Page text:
Buying a home has traditionally involved negotiating the sale price down from the seller’s asking price. Recently, however, the opposite has become common. Thanks to the hot real estate market, as many as half of all home sales now close for more than asking price. Here’s why this is occurring and how you can decide what to bid when buying a home.

Why is bidding over the asking price so common?

The main reason bidding above the asking price is occurring so often is because the homebuying market has become so competitive. The inventory of available homes for sale in many regions is low, meaning homebuyers must often compete and outbid each other to purchase the homes they want. That often means bids will go above the asking prices.

In this environment, many home sellers are purposely underpricing their homes to encourage multiple bids. This helps sellers to sell their homes quicker, and the multiple-bid process automatically helps them arrive at competitive sale prices for their properties.

This has become business as usual for real estate transactions in many parts of America, so if you’re planning to buy a home, you should prepare to bid above asking price if necessary.

How much over asking price should you bid?

Here are the main factors that will determine how high you should bid on a home:

  • How much can you afford? Naturally, you shouldn’t bid more than you can afford to pay for a home, which is why getting preapproved for your mortgage to set your homebuying budget is an important first step.
  • Is the bid above or below what the home is worth? Even in a competitive market, there are usually other options, and your real estate agent can help you determine if a necessary bid is more than a home is worth.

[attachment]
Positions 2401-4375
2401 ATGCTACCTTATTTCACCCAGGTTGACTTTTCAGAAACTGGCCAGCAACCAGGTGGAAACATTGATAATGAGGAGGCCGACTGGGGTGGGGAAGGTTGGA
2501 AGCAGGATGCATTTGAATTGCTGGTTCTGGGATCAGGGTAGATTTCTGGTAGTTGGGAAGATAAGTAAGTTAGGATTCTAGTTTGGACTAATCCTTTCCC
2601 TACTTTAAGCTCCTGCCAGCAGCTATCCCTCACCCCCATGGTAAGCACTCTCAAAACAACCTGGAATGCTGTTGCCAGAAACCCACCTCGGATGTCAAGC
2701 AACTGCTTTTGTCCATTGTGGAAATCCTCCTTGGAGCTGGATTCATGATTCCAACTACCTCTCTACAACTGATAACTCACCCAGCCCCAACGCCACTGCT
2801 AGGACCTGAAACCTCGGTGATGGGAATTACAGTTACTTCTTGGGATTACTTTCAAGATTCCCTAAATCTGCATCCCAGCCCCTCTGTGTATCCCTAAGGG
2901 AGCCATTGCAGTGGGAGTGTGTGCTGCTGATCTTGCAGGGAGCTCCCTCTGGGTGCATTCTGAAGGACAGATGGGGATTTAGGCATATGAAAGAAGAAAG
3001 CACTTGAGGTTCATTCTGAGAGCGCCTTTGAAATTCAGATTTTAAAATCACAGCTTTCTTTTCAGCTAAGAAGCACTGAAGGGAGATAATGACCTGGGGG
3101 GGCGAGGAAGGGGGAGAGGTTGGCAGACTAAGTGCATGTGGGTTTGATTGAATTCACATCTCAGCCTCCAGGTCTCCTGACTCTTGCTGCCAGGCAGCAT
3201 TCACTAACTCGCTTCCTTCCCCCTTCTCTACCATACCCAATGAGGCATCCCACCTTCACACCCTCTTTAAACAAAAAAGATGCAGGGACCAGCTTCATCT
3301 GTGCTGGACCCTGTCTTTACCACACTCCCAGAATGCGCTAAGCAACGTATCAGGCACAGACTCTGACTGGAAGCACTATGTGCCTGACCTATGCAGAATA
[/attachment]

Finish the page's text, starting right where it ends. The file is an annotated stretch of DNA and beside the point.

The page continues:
• How competitive is your offer? Price isn’t the only measure of an offer’s competitiveness – if you’re bidding against a cash offer or one with fewer contingencies, you may need to increase your bid by a larger amount to stay competitive.
  • Could you cover the difference of an appraisal gap? If you attempt to buy a home for more than its appraised value (a situation known as an appraisal gap), you may need to make up the difference in cash or explore other appraisal gap solutions with your loan officer.
  • How much do you want the home? Ultimately, how much a home is worth paying for is up to you, which means you may want to bid more for a home you love.


Paying more than asking price doesn’t mean now is a bad time to buy a home. To the contrary, waiting to buy a home could cost you more, and there are still many valuable benefits to homeownership. If you’re planning to buy a home, get in touch to get preapproved for your home financing.